"I decided to wrestle even though I knew my left arm was not working as well as it should," he said. "I had to help my team finally win another Big Ten title and then see how we could finish at the NCAA Championships. I'm happy I fought through the pain well enough to be a part of the success we had and celebrate with the guys."

Parris summed up last season in an Instagram post six days after the NCAA Championships concluded in Detroit.

"This year I was faced with a lot of adversity (and) could barely use my left arm, but decided not to undergo surgery and fight to get back to where I was," he wrote. "I still believe it was a great decision...This season was a lot of fun and I learned a lot about myself on and off the mat. I’m coming next year!"

Parris began working with renowned Ann Arbor-based personal trainer, strength coach and bodybuilder Amir Rad. Both men posted several videos of their sessions on social media.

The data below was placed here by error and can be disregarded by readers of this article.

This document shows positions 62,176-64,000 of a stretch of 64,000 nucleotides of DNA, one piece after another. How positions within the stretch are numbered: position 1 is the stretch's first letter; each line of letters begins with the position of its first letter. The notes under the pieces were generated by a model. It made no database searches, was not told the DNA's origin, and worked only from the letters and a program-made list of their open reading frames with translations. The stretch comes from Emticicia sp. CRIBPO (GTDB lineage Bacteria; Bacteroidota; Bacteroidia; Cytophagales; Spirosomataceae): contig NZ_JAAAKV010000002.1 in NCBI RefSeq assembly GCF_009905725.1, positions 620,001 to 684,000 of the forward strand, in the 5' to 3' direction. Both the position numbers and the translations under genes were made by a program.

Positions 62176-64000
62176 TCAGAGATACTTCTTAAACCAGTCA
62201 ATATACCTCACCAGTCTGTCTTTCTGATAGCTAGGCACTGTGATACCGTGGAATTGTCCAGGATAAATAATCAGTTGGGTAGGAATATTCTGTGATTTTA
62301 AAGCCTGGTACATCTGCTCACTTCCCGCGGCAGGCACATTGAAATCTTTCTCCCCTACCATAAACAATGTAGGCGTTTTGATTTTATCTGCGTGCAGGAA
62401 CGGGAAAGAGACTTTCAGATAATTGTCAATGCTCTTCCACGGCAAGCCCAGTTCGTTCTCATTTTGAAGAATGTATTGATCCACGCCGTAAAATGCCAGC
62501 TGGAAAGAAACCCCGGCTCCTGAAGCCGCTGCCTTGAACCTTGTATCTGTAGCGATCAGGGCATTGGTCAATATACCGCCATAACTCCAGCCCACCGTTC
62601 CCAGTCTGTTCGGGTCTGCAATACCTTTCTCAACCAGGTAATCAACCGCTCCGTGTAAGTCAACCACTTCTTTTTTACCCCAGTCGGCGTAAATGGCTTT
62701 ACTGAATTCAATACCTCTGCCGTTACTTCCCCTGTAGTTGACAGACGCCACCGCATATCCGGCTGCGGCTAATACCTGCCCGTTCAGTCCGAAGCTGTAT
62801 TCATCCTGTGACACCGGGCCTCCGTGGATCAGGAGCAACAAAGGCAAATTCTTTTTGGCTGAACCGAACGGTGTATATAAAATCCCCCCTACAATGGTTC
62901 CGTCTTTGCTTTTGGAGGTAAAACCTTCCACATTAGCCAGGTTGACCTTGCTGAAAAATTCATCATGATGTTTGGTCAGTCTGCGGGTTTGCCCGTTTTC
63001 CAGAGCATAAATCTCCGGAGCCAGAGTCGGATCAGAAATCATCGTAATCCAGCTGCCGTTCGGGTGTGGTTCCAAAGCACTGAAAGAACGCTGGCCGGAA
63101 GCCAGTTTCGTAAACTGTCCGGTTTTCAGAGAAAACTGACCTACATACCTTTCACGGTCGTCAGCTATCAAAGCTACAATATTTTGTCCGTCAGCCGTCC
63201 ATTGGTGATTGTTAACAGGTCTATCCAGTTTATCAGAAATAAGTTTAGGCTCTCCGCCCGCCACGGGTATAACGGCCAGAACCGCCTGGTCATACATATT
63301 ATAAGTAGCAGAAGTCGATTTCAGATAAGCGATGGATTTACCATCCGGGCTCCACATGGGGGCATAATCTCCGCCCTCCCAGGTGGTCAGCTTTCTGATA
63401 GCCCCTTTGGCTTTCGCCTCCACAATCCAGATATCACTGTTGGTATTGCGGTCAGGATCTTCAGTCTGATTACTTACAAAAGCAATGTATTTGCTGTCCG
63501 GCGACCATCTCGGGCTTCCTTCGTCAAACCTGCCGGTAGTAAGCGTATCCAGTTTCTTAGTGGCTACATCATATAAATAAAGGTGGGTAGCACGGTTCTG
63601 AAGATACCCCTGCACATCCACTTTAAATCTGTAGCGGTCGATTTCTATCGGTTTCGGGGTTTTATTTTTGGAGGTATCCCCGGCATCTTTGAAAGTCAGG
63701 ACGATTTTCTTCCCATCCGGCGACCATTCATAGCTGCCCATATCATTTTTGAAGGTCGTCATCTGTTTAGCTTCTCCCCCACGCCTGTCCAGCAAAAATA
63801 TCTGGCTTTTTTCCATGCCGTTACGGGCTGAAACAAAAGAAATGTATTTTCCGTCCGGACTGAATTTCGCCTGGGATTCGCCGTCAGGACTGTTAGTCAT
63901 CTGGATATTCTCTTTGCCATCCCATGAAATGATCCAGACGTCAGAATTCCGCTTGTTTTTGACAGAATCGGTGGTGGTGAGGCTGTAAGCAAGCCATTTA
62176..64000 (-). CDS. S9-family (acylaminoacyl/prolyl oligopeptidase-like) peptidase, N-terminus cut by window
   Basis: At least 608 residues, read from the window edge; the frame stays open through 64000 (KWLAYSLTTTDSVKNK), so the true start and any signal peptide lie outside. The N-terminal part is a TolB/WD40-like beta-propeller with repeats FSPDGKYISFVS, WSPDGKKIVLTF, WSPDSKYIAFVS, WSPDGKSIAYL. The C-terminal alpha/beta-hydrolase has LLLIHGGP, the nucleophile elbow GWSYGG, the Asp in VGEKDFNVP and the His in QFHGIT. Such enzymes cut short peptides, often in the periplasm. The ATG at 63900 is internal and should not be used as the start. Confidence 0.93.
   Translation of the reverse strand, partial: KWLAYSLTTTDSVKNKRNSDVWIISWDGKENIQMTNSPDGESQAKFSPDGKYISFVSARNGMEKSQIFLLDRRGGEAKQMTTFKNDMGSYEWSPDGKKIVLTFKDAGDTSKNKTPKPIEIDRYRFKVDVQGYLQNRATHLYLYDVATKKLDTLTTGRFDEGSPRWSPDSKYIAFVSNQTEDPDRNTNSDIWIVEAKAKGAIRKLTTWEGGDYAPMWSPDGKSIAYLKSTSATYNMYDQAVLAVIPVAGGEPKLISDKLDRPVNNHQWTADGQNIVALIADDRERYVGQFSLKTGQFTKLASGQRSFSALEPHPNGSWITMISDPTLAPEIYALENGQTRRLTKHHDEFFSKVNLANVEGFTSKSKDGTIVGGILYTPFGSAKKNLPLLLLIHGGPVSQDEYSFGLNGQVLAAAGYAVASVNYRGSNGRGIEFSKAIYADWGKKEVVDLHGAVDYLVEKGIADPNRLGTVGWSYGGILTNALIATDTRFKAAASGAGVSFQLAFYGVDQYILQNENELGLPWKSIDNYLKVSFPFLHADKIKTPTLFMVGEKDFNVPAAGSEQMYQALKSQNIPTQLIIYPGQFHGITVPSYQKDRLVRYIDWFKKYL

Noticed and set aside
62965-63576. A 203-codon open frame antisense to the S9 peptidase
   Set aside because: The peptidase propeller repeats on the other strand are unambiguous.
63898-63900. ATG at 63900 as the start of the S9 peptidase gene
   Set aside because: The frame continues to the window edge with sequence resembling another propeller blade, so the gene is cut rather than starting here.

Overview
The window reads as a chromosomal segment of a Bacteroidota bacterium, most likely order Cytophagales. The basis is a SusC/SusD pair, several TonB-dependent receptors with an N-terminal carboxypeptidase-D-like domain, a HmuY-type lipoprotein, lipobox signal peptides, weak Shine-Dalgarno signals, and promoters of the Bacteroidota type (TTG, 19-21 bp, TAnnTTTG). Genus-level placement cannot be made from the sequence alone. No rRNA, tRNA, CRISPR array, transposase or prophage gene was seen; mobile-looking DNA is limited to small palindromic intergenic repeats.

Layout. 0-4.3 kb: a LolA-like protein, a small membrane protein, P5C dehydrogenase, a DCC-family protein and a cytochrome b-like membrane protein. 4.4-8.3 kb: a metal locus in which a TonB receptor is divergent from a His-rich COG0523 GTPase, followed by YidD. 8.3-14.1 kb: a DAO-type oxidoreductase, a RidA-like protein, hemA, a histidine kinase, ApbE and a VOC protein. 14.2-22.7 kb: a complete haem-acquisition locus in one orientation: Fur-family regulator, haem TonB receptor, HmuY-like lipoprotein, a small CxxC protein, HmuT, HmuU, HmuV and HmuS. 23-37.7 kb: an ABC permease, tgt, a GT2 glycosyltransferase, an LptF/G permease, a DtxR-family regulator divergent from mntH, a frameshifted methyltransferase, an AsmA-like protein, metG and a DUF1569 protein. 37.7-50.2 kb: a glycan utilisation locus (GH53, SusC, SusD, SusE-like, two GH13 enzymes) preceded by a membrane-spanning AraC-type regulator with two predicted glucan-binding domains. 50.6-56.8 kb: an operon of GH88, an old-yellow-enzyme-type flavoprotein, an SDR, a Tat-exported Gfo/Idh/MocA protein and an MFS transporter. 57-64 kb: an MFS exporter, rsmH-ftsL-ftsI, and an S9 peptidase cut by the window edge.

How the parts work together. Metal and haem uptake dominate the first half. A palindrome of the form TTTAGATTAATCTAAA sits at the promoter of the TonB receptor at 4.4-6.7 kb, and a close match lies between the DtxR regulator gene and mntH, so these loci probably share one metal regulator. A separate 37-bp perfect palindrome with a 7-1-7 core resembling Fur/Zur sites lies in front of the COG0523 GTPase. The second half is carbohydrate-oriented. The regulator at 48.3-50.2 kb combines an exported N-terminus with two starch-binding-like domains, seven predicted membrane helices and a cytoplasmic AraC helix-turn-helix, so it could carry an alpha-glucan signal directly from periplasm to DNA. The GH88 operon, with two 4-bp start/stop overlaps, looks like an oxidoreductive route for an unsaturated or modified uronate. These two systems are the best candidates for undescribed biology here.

They depict Parris pumping iron, immersing himself in cardio workouts, doing agility drills and strength training exercises like pulling a sled loaded with weights and Rad with a rope.

"The progress you have made and the work you’ve put in is incredible, and I can’t wait to watch you dominate on the mats this season," Rad posted to Instagram on Aug. 21, along with a photo of the two flexing. "The best is yet to come, Mason!"  

Parris' offseason also included spending time at the United States Olympic Training Center in Colorado Springs with teammates Will Lewan and Max Maylor, working with youth wrestlers at camps and hanging out with several WWE legends at WrestleMania 38. 

Parris began the season ranked #3 nationally, but soon moved to #2 as he continued on a collision course with Kerkvliet. 

Both found offense hard to come by with they finally met on Jan. 20. With just over a minute remaining, the match knotted at 1-1 when Kerkvliet went low, attempting a double-leg takedown.